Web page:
Monday, December 29, 2014
Reviewed by James L. Thane
Three out of five stars
In any long-running series, even one as good as this one surely is, inevitably some books have to be better and some weaker than others, and although I certainly enjoyed reading Invisible Prey, it's not among the best books in John Sandford's Prey series.
In every one of the books, at least thus far, the lead character, Lucas Davenport, and his supporting cast have always been consistently excellent--witty, intelligent, and always a lot of fun to hang out with, even if only vicariously. Given that, these books always tend to rise or fall depending on the quality of the villains involved, and through the years, Sandford has created some truly unique, creepy and compelling bad guys. Unhappily, that's not the case here. The crimes at the heart of the book are fairly pedestrian and the villains are sort of ho-hum, not nearly as capable of engaging the reader or of scaring the living bejeesus out of him or her as is often the case with a Sandford antagonist.
As the book opens, an elderly and very wealthy woman in St. Paul is murdered in her home, along with her maid. The house is chock full of paintings, antiques and other such things, some of which are very valuable and some of which are not. The problem is that there's so much of the stuff that no one knows for sure whether anything valuable is missing. It's possible that some junkie broke in and killed the women, simply looking to score enough loot to finance his next fix, especially since there's a half-way house, filled with offenders, right across the street. Or, of course, there could be something more involved.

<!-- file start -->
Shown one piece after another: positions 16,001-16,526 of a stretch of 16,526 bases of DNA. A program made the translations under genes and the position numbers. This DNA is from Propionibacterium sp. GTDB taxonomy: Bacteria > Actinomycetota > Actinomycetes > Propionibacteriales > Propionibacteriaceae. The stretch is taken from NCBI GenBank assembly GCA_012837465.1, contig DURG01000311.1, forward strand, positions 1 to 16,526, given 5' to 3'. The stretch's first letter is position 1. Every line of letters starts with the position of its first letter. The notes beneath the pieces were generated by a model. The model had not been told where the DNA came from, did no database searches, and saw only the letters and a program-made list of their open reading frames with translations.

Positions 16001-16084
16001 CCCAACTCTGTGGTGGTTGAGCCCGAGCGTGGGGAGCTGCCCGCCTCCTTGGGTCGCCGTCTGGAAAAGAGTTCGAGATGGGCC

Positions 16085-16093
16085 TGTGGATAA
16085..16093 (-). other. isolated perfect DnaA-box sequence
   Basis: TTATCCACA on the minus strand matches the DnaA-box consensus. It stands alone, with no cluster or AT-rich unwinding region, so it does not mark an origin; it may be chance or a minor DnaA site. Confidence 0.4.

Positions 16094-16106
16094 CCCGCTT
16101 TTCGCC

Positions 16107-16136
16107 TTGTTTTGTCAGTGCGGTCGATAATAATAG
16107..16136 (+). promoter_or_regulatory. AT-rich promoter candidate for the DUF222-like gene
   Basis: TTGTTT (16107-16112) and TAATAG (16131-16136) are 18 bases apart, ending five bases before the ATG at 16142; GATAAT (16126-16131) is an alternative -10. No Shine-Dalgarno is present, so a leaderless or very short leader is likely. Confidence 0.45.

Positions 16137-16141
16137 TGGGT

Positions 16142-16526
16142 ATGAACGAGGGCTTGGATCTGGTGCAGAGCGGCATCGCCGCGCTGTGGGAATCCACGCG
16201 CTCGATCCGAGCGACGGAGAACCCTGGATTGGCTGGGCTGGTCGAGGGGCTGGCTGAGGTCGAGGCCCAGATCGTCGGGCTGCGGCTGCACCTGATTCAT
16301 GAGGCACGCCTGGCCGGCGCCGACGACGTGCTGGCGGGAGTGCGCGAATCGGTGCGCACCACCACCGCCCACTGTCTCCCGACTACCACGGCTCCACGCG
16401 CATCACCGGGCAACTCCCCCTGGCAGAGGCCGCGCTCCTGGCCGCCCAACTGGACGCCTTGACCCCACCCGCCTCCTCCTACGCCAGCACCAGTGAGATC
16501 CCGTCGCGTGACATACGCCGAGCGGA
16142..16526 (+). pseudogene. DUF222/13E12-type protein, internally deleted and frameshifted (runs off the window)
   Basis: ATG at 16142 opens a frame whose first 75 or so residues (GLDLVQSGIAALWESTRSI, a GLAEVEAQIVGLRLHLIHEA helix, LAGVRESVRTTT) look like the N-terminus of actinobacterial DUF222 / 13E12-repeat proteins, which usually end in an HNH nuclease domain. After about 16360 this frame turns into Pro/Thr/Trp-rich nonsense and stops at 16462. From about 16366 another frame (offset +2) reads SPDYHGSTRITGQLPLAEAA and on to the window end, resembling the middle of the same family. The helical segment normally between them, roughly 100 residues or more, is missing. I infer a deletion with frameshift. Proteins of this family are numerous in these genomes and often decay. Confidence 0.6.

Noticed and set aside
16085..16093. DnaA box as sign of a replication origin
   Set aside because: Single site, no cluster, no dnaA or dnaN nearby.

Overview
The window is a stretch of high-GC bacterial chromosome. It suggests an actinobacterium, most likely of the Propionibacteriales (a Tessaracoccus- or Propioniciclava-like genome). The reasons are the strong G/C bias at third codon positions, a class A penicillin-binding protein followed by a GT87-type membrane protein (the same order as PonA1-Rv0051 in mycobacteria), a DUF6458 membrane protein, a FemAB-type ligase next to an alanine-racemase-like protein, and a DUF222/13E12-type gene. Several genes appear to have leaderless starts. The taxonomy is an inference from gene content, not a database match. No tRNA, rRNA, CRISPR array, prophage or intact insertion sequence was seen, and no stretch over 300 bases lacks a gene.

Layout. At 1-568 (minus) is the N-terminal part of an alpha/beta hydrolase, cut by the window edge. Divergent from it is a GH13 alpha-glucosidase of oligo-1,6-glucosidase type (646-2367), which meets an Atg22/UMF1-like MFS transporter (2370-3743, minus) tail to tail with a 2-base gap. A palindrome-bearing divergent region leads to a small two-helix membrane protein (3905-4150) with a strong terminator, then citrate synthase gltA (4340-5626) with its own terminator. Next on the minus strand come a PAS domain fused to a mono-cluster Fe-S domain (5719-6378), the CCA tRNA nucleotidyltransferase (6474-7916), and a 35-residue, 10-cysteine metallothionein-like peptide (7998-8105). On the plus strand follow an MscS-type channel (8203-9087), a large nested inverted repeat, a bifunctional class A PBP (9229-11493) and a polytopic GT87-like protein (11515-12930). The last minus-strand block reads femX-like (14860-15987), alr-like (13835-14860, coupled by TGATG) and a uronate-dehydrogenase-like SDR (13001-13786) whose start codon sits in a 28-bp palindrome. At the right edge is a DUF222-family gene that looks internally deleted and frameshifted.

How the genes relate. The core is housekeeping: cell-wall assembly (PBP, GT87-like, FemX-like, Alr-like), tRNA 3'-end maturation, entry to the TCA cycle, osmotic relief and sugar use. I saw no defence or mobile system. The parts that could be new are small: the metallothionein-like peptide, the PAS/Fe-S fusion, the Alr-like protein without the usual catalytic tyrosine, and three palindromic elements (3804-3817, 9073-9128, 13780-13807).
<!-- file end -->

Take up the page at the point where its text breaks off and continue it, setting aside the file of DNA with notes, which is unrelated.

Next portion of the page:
As the chief investigator of the Minnesota BCA, Lucas Davenport would not normally be involved in an investigation of this type, but the wealthy victim was politically connected and so the governor puts Lucas on the job. At the same time, Lucas, along with that f***ing Virgil Flowers is involved in the investigation of a state official who may have been having hot, kinky sex with an underage girl. This is a very sensitive investigation politically, and it's a lot more interesting than the murder case.
The plot of the book is somewhat convoluted and involves antiques, quilts, frauds perpetrated against museums, and other such things. The villains are revealed early on and part of the story is told from their point of view. But they aren't all that interesting and they're not all that much fun to watch. The book flags a bit whenever the scene switches away from Davenport to them. Certainly these people don't hold a candle to Clara Rinker or to most of the other Sandford villains.
Again, that's certainly not to say that this is a bad book; it isn't. And even a mediocre book by John Sandford is a lot more fun to read than a lot of other books that one might pick up. I enjoyed the book, but it certainly won't rank among my favorites in the series.